Investors Rejoice as bluebird bio Plots Road to First-Ever U.S. Gene Therapy Approval
Published: May 20, 2015
May 19, 2015
By Mark Terry and Riley McDermid, BioSpace.com Breaking News Staff
Cambridge, Mass.-based bluebird bio announced today that it had recent discussions with regulators in Europe and the U.S. regarding accelerated approval for its LentiGlobin BB305 therapeutic for the treatment of beta-thalassemia major.
In Europe, the company will be participating in the European Medicines Agency (EMA) Adaptive Pathways pilot program. This is an attempt on the part of the EMA to improve access to new medicines for patients. The company indicates that in discussions with the EMA’s European Health Technology Assessment (HTA) agencies and patient advocate organizations, it may be able to get conditional approval for the use of the drug on the basis of total clinical data from its ongoing study. Full approval would then depend on the successful completion of the clinical trials for HGB-207 and HGB-208, long-term follow-up and what they call “real-life” post-approval monitoring data.
In the U.S., the company has come to a general agreement with the U.S. Food and Drug Administration (FDA) on the design of planned clinical trials for the two compounds. The company expects the data could be the foundation for a Biologics License Application (BLA) submission for LentiGLobin BB305, which shares similar trial design as HGB-207 and HGB-208.
“We are very pleased with the outcome of these recent regulatory interactions,” said David Davidson, Bluebird’s chief medical officer in a statement. “We look forward to advancing our beta-thalassemia major program based on data both from our ongoing studies as well as two planned open-label studies with a sample size of 15 patients each.”
Bluebird Bio’s focus is on gene therapy as a one-time treatment option for patients with genetic and rare diseases. To date no gene therapy procedure has been approved in the U.S. In Europe, only one gene therapy has been approved, uniQure ’s Glybera. Glybera hasn’t hit the market yet.
Bluebird’s approach is to insert a functional human beta-globin gene into the patient’s hematopoietic stem cells outside the body, then returning the engineered cells to the patient via an autologous stem cell transplant.
On Feb. 2, 2015, Bluebird announced that the FDA had granted LentiGlobin BB305 Breakthrough Therapy designation, which is used to expedite the development and review of a potential drug candidate that is expected to be used to treat a serious or life-threatening diseases.
In the case of LentiGlobin BB305, data from an ongoing Phase I/II Northstar (HGB-204) and HGB-205 studies looked at eight patients with beta-thalassemia that were treated with LentiGlobin. In the first four patients, treatment resulted in sufficient hemoglobin production to decrease the need for transfusion support among the patients. That news sent shares of the company up 70 percent the day it was announced, as the market looked eagerly for signs that Bluebird’s LentiGlobin BB305 could be a panacea for blood diseases.
Bluebird’s LentiGlobin BB305 extracts blood stem cells and then infuses them with a working version of the malfunctioning gene that had caused the disease. People with the disease must undergo monthly blood transfusions in order to survive—but if Bluebird’s therapy continues to be successful, they may now be freed from that burden. The number of people affected is not huge, but is certainly significant: Around 40,000 babies world-wide and between 1,000 and 3,000 in the U.S. are born with the condition each year.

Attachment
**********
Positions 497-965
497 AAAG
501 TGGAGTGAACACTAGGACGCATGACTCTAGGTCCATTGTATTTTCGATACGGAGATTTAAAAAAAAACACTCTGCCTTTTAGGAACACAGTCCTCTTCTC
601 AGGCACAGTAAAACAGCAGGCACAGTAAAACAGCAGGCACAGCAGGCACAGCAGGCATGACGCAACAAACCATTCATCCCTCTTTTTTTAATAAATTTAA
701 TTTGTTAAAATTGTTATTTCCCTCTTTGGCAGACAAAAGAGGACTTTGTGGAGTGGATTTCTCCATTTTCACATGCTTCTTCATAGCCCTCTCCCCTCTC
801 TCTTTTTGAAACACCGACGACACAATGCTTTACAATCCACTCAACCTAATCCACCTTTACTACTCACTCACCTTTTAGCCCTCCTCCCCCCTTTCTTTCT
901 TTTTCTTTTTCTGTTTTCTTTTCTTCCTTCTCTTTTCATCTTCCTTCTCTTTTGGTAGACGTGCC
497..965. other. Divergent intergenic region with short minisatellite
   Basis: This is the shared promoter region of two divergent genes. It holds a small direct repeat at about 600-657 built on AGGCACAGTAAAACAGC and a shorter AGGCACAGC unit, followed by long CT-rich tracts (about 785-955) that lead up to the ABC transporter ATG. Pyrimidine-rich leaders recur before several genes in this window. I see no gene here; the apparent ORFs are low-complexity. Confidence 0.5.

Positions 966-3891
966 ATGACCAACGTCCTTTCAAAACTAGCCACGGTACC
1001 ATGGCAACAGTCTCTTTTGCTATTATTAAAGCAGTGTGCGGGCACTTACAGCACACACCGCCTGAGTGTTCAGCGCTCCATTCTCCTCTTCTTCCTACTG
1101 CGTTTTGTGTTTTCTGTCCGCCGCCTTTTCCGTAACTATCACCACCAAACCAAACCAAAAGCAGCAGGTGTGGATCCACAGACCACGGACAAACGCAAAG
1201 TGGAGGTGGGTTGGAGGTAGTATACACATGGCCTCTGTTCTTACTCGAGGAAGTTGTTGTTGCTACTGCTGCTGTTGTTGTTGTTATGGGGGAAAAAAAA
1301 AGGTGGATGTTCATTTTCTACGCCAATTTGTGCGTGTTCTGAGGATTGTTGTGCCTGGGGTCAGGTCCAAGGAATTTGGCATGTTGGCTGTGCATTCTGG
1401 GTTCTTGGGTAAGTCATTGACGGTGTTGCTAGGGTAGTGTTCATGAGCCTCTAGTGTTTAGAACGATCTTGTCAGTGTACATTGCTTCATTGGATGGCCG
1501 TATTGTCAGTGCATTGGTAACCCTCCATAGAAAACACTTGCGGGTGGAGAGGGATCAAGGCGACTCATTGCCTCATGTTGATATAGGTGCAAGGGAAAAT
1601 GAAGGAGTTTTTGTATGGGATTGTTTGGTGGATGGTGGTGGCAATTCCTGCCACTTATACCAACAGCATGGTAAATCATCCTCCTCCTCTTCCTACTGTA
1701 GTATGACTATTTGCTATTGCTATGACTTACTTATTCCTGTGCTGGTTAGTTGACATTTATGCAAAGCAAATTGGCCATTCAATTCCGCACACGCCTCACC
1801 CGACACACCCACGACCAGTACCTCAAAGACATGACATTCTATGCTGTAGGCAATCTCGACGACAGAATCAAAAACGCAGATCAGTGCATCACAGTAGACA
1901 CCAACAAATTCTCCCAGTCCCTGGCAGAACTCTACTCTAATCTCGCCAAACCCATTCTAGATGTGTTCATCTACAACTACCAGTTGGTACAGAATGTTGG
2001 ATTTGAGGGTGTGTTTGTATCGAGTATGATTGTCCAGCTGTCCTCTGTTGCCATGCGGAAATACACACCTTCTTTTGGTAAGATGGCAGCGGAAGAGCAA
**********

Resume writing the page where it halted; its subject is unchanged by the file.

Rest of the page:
The new therapy is so effective, Wall Street is champing at the bit to see it be rushed into later-stage trials to bring it to market more quickly. Some analysts have long said Bluebird has a “robust” proof of concept for the therapy so far, said Joshua Schimmer, a biotech analyst with Piper Jaffray.
“We hosted a call with a hemoglobinopathy specialist. Based on this and our assessment of the data reported for LentiGlobin in beta-thal, we conclude the product has achieved robust proof of concept which is also likely to translate into success in sickle cell anemia,” wrote Schimmer in a note to investors.
The results of this data, though hardly extensive, are apparently promising enough for the FDA and the EMA to consider conditional approval for use of the drug.
Still, although researchers are optimistic about the effectiveness of gene therapy, to date it has been a difficult technique to make work. On April 26, 2015, Celladon Corporation announced that its Phase IIb CUPID2 trial, a cardiovascular gene therapy trial, failed to meet primary or secondary endpoints.
However, San Francisco-based Audentes Therapeutics is also working in the space and recently presented new data at the American Society of Gene and Cell Therapy regarding its gene therapy treatment for X-linked Myotubular Myopathy, AT001, and for Pompe Diseases (AT002). These were proof-of-concept trials that the company hope will lead into advancement into clinical trials.
Bluebird generated a lot of buzz earlier this year when its chief executive told an audience at a closely watched industry event held by J.P. Morgan that the company expects data on its potentially-disease ending sickle cell treatment by the end of 2015.
Nick Leschly, CEO of Bluebird, also said that LentiGlobin BB305 keeps track of production a key marker in keeping down the cost of clinical trials and measuring data.
Leschly made the comments at the J.P. Morgan Healthcare Conference in January in San Francisco and is the oldest and largest conference of its type. It includes 300 of the largest biotech, healthcare and biopharma companies presenting their top-line data and estimates to 4,000 eager bankers, analysts, institutional investors, hedge funds and journalists. He presented the following milestones for Bluebird in the next two years:
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